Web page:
Watch: POW! Fantastic Facts About Marvel and DC's Box Office Takeover
There are enough characters in the DC and Marvel universes to make movies for the next 3,400 years.
For 50 years, from roughly 1910 to 1960, the most popular genre of film at the box office, by far, was the western. In fact, one of the most influential films in history, Edwin S. Porter's 1903 The Great Train Robbery, is a bonafide western. But today, the spurs have been exchanged for masks; we live in the age of the on-screen superhero. This video from Wired takes a look at the history of the genre and its astonishing domination of the global box office.
While superhero comic books have been ubiquitous since the end of the 1930s, the masked do-gooders didn't start their cinematic takeover until 1978, when DC and Warner Bros. teamed up for Superman: The Movie. At the time, that was the most expensive movie ever made, at $55 million. Adjusted for inflation, that's almost $200 million dollars. A huge, sequel-spawning hit, it begged for a riposte from Marvel, which arrived a few years later in surprising the form of...Howard the Duck. The George Lucas produced flop sank Marvel's fortunes for several years (though the movie became a cult hit and there's been talk of a reboot.)
1989 saw Tim Burton's Batman, but Marvel went into bankruptcy until the successes of the Blade, X-Men, and Spiderman franchises saw it come roaring back, to the point where Marvel now has its own studio and a universe of characters that comprise the most successful franchise in movie history, beating out Harry Potter, James Bond, and even Star Wars (though, to be fair, Marvel's universe is significantly bigger than the others.)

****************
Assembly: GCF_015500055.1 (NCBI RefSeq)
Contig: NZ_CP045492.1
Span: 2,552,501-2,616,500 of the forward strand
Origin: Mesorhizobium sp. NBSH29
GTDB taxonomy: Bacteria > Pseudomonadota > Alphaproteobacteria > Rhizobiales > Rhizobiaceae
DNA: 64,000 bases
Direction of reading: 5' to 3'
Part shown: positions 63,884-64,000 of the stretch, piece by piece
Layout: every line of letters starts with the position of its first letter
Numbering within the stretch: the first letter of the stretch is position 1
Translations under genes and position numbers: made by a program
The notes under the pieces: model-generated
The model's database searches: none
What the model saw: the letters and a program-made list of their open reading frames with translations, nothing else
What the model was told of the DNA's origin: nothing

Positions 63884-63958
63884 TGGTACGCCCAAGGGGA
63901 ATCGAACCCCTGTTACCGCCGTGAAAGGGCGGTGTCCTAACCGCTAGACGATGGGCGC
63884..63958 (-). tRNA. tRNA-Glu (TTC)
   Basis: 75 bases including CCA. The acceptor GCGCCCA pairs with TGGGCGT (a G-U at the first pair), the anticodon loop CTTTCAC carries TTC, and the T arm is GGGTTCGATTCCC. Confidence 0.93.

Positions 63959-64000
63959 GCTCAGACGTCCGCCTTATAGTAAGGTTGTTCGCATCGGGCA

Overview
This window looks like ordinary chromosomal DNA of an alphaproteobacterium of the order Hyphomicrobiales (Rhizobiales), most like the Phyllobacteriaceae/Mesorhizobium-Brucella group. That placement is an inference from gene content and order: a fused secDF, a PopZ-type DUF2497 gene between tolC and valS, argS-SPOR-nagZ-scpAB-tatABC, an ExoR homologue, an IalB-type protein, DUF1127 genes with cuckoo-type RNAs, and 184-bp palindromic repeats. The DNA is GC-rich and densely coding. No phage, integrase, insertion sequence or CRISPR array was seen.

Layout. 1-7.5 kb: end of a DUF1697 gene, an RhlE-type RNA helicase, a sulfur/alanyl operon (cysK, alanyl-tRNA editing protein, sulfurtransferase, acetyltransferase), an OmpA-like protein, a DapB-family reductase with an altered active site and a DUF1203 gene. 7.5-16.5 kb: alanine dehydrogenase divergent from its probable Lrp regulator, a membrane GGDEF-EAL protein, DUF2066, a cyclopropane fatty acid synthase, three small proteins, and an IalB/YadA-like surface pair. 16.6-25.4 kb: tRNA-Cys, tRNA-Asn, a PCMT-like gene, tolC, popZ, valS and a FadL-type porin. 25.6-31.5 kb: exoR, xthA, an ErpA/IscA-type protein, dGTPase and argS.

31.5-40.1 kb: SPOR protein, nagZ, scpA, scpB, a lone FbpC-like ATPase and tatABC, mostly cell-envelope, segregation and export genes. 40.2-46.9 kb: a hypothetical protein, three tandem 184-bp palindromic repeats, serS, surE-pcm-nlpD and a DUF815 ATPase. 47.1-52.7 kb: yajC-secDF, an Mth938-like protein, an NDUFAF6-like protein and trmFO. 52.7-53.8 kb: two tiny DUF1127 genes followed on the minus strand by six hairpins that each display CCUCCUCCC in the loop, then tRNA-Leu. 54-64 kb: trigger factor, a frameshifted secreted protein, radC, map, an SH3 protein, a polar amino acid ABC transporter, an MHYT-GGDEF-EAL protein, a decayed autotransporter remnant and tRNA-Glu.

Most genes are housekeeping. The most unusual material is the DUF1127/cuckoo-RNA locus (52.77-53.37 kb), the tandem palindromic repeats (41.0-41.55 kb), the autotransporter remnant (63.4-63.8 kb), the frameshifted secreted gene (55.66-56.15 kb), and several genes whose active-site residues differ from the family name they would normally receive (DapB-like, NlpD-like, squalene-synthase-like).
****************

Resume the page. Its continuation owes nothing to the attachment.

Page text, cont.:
"We were around when the Western died and there will be a time when the superhero movie goes the way of the Western."
Though 2015 saw 27.6% of all consumer dollars spent on movies go to superhero films, Steven Spielberg, for one, is not bullish on the genre in the long-term, telling the Associated Press in 2015, "We were around when the western died...there will come a day when the mythological stories are supplanted by some other genre that possibly some young filmmaker is just thinking about discovering for all of us." Spielberg is likely correct: one day, the current enthusiasm for superhero movies will probably fade, just like the sun will eventually burn out. For its part, the western was irreparably changed by its evolution into the "anti-western," even though that turn produced classics like Sergio Leone's 1968 masterpiece,The Good, the Bad, and the Ugly.
In 2005, moviegoers were shocked by Christopher Nolan's take on Gotham City, an altogether grimmer place than any before; some politicians thought The Dark Knight was an ode to the war on terror, and its tone has already had an influence on other filmmakers. But, as Spielberg predicts, one day, the heroes will hang up their masks and return to normal society, and it is young filmmakers who will ultimately determine the new myths of tomorrow. In the meantime, though, there's still enough material in the DC/Marvel warehouse to keep us in tights for the next 3,400 years.